She also noted the case of CeCe McDonald, a transgender woman verbally and physically assaulted on June 5 on the streets of Minneapolis. She fought back and killed one of her attackers, and was charged with second-degree murder. Despite three similar attack cases in Hennepin County in which the charges were dropped, self-defense was never presented as an option.
This type of trans phobia makes the passage of GENDA legislation difficult. As Bolcer noted, the passage of marriage equality revolved around the "Golden Rule" argument of treating those as you’d like to be treated, and around the ideas of creating stable families. When it comes to the trans community, legislators get gun-shy.
"Elected officials say, ’Oh we passed marriage equality last year, and we want to see how that over before we pass GENDA.’ That’s what the mentality is," said Cox. "Ultimately, these politicians are only interested in protecting their jobs and getting money for their campaigns."
Cox said that a majority of New Yorkers were in favor of GENDA, and mobilization could help get it passed, if not for the fear campaigns fomented by the Right Wing. To this end, Cox added, a group of trans women of color go to Albany every week to educate legislators about the importance of trans issues.
But she also observed that until the larger LGBT community realized that trans issues were their issues too, this widespread mobilization could not occur. She pointed to gender expression as an example of a trans issue that is also an LGBT issue, citing the case of a butch woman who was prevented from using the ladies’ restroom.
She also noted that during TSA screenings at airports, those people who present as feminine and do not fit the screener’s definition of a female-bodied person would be pulled aside for a pat-down, which could be embarrassing. The majority of discrimination against LGBTs is based on gender expression -- the person not fitting the social norms for their gender.
"It is important to note also that it is about race and class," said Cox. "Like homeless youth and poor women of color, it is class warfare. The idea of supporting poor people of color is under attack. Until we address our own internalized racism, classism and trans phobia...we will not be fully united."
The idea of class warfare was also at the heart of the June 17 Stop-and-Frisk silent march in Harlem. Vaughn, who participated in the event with GMAD, said that the larger community needs to stand up together and say that this profiling will not be allowed to happen.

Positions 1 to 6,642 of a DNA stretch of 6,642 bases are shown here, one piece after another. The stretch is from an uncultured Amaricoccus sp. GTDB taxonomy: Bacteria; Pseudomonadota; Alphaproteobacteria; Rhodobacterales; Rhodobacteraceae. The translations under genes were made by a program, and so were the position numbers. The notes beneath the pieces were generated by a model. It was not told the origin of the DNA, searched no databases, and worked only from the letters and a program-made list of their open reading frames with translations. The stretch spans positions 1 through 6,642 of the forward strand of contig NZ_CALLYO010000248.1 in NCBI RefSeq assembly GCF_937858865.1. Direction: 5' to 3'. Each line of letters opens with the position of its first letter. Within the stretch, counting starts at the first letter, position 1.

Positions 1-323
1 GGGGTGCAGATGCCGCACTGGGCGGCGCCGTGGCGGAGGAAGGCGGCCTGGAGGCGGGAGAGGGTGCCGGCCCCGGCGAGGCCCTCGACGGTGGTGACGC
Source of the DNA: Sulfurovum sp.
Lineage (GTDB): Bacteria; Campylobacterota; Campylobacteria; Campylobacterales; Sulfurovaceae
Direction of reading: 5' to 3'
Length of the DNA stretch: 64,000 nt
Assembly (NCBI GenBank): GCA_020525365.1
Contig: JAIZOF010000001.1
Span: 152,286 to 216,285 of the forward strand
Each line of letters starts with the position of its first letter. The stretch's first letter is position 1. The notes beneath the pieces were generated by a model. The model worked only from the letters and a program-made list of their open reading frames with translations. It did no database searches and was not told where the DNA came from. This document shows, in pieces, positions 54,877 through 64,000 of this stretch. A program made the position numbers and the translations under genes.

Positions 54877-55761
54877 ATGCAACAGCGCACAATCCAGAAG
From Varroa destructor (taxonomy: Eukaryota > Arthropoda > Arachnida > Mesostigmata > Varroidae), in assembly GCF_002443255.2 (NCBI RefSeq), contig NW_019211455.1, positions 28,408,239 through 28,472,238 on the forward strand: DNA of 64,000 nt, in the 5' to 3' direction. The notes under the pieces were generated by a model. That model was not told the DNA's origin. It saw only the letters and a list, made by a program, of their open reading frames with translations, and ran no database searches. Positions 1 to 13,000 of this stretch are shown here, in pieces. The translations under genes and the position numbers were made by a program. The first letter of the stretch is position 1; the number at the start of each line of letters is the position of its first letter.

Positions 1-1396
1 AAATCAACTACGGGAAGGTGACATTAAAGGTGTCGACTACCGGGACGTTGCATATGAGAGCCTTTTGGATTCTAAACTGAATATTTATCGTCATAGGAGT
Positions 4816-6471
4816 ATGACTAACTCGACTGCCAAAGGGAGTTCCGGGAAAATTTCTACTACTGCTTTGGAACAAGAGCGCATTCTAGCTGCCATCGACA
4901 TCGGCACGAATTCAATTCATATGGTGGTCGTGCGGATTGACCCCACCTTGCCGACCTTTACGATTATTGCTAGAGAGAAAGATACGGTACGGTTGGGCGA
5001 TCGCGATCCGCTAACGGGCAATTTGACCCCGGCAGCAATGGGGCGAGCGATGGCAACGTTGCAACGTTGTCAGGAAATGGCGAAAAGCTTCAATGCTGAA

The issue is one of a shifted focus from resources to rights, said Siciliano. During the AIDS crisis, the community came together to raise money for research, medications and housing.
"We fought as a community for Ryan White funds, HOPWA funds, and there was a sense that we came together to face the crisis and make the resources come together," said Siciliano. "There was a shift in the mid-’90s to getting rid of unjust laws, and I applaud that, but we lost the discipline for fighting for resources. The fact that there is not a huge outcry shows how we are not focused on the needs of our youth."
Siciliano said that we need to push the funders of marriage equality to look at these other issues important to the LGBT community. Other panelists and audience members said that our elected officials also need to speak for our rights.
Melissa Sklarz, director of the New York Trans Rights Organization, brought up the mayoral candidacy of lesbian City Council Speaker Christine Quinn, and while all agreed that they would not vote for her just because she was a lesbian, many supported her work, with GMAD’s Vaughn saying Quinn had visited their program in Brooklyn several times and support their goal.
Conversely, said Cox, one shouldn’t support a candidate just because they are a person of color, pointing to African-American Supreme Court Justice Clarence Thomas as an example of someone who does not advocate for the Black community.
The marriage equality win is undeniably beneficial, but if its result is to create complacency, it is tragic. In the end, all agreed that as a community, we need to push for more resources and legislation for issues other than marriage equality -- namely, resources for LGBT homeless youth, and protections for gender expression and identity.
"Trans activists stood up for marriage equality, and we need to go to Albany and stand up for GENDA," said Marino-Thomas.
Added Vaughn, "Remember, it was those gender non-conforming women who started all this for us at Stonewall all those years ago."